Jacobs (2014) claimed that approximately six percent of Australian land is suitable for farming. The Australia Bureau of Statistics (2018), however, asserts…
B.3 Past Simple
We more commonly use the past simple when we focus on how the events, research or survey were conducted in the past, especially when a time reference is used. That is, you’re focusing specifically on the act of that past research rather than how the research results impact the paper you are writing right now.
Jensen and Ellis (2017) monitored the decline in vegetation along the Murray River over a 10-year period.
In 2017, Davis (2018) investigated how the Murray-Darling Basin Plan was not delivering on its planned goals.
B.4 Present Perfect Simple
The present perfect simple may be used in citations which serve to highlight the direct relevance of previous studies to your own research or other current or future events.
Relevant to this study, Jensen and Ellis (2017) have concluded that some species of flora have completely disappeared from certain sections of the Murray River.
In what will hopefully be considered in Murray-Darling Basin Inquiry, Davis (2018) has argued that the Murray-Darling Basin Plan is not delivering on its planned goals.
B.5 Present Perfect Simple
However, the present perfect simple is most commonly used in referring to multiple sources with a range of dates or broad generalisations about multiple past studies without listing their specific dates.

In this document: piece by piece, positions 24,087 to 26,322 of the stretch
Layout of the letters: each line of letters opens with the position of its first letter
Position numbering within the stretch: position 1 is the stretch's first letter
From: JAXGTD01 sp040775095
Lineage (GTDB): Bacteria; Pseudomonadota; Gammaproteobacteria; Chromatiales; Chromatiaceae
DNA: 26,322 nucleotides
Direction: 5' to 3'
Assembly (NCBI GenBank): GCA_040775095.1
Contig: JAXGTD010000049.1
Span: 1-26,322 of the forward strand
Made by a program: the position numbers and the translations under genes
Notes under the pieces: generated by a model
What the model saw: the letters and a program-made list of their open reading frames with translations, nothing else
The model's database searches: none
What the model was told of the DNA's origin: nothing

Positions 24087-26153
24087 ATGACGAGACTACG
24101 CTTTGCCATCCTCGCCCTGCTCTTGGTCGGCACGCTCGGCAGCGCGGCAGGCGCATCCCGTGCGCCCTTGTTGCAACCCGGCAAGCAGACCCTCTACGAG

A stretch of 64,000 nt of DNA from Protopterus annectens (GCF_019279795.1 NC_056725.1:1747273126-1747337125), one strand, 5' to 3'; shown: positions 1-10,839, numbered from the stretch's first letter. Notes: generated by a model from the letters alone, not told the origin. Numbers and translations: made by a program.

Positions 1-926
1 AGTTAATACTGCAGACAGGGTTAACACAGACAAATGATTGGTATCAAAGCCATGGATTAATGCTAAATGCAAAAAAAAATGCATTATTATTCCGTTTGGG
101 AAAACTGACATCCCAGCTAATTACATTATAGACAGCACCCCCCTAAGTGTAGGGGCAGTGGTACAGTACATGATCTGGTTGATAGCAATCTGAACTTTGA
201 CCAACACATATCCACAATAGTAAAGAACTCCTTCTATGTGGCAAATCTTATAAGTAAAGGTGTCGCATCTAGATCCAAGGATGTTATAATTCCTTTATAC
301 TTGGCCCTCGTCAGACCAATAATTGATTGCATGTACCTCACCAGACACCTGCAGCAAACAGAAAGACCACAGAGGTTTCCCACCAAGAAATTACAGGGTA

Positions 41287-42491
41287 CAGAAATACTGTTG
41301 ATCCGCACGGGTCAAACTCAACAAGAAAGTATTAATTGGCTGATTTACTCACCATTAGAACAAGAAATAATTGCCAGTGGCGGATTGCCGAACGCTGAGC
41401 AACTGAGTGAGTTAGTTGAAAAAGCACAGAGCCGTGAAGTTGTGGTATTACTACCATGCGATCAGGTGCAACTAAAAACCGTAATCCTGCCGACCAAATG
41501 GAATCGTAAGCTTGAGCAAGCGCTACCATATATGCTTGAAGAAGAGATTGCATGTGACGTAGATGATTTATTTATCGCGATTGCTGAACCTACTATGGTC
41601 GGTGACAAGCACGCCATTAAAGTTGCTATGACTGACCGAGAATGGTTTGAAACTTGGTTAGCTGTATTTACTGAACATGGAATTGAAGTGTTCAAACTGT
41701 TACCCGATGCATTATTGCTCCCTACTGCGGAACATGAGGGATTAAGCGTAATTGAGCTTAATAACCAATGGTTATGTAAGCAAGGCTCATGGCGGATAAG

While some influential figures (Durkin 2007, Ridley 2015, Trump 2012) have said that current global warming is a fallacy, just as many science organisations have challenged this belief (Australian Academy of Science 2015, Global Carbon Project 2010, Intergovernmental Panel on Climate Change 2013).
Researchers at the University of Maryland Center for Environmental Science (2018) have found that global warming is causing a decrease in nitrogen, a nutrient necessary for terrestrial vegetation to grow.
Tip: Verbs Used to Cite Authors
Using a broad range of vocabulary in academic writing results in improved reader engagement and, therefore, a better grade and a higher chance of your paper being published in a journal. The University of New South Wales provides the following broad range of verbs for citing the authors of your source texts accordingly.
Tip: bookmark this page on your computer so you can refer to this range of verbs frequently whenever you’re typing an assignment.
- X states that . . .
- X claims that . . .
- X asserts that . . .
- X agrees that . . .
- X strongly argues . . .
- X comments that . . .
- X suggests that . . .
- X says that . . .
- X observes that . . .
- X takes the view that . . .
- X contends that . . .
- X believes that . . .
- X proposes that . . .
- X concludes that . . .
- X maintains that . . .
- X concedes that . . .
- X notes that . . .
- According to X . . .
- As X states . . .
Task: Verb Tenses for Citing Sources
The APA style requires you to use only the past simple or present perfect simple when citing sources academically. Therefore, this task section assumes you’re not using the APA style and that you have a wider range of tenses available to you for citations.
Task: not bound to the APA style, fill in each blank with the verb given, putting it in one of the above three tenses for citing sources. Check with your local English teacher if you have answers different from mine provided.
Answer clues: (1) B1/B4, (2) B3, (3) B1/B4, (4) B2, (5) B1/B5, (6) B1/B4, (7) B5, (8) B1/B4 (9) B3, (10) B1/B5.
This article was proofread with Grammarly.